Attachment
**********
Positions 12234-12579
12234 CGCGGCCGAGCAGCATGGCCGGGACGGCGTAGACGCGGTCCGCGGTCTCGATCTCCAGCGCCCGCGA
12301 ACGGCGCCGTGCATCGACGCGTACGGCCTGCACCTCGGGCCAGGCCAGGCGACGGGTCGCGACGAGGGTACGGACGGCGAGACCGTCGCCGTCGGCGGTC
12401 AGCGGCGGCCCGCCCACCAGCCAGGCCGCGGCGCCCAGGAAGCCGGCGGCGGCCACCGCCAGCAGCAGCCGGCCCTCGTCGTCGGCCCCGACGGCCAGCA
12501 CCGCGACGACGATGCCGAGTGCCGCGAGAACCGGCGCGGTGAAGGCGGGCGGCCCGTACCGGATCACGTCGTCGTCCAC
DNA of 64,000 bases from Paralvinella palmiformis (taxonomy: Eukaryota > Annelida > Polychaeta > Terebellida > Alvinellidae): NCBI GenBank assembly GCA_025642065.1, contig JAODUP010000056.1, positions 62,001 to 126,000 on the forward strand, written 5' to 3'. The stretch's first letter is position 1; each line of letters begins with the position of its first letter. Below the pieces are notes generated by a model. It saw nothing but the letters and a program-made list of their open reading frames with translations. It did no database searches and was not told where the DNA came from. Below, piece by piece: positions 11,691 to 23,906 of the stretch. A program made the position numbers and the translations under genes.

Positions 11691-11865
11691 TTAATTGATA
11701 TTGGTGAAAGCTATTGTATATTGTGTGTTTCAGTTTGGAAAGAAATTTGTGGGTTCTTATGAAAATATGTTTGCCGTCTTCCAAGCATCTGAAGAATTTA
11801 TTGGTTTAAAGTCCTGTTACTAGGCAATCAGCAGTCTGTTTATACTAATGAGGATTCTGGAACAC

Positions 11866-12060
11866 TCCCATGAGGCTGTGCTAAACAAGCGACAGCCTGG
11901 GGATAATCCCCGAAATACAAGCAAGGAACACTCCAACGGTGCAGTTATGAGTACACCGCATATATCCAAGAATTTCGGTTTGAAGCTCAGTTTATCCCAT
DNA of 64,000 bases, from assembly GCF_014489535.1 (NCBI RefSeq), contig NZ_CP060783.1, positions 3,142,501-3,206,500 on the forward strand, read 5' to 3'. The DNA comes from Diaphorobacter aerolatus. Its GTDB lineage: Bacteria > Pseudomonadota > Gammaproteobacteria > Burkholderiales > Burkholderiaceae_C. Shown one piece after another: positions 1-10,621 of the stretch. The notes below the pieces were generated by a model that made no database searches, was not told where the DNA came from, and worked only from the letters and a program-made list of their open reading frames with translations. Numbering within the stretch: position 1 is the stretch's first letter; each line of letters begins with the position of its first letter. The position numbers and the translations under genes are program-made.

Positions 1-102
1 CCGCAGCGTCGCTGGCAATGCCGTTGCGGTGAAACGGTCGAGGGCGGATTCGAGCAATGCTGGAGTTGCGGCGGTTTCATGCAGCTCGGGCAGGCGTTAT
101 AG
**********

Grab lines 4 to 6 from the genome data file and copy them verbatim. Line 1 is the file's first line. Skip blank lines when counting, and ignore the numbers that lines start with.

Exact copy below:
12401 AGCGGCGGCCCGCCCACCAGCCAGGCCGCGGCGCCCAGGAAGCCGGCGGCGGCCACCGCCAGCAGCAGCCGGCCCTCGTCGTCGGCCCCGACGGCCAGCA
12501 CCGCGACGACGATGCCGAGTGCCGCGAGAACCGGCGCGGTGAAGGCGGGCGGCCCGTACCGGATCACGTCGTCGTCCAC
DNA of 64,000 bases from Paralvinella palmiformis (taxonomy: Eukaryota > Annelida > Polychaeta > Terebellida > Alvinellidae): NCBI GenBank assembly GCA_025642065.1, contig JAODUP010000056.1, positions 62,001 to 126,000 on the forward strand, written 5' to 3'. The stretch's first letter is position 1; each line of letters begins with the position of its first letter. Below the pieces are notes generated by a model. It saw nothing but the letters and a program-made list of their open reading frames with translations. It did no database searches and was not told where the DNA came from. Below, piece by piece: positions 11,691 to 23,906 of the stretch. A program made the position numbers and the translations under genes.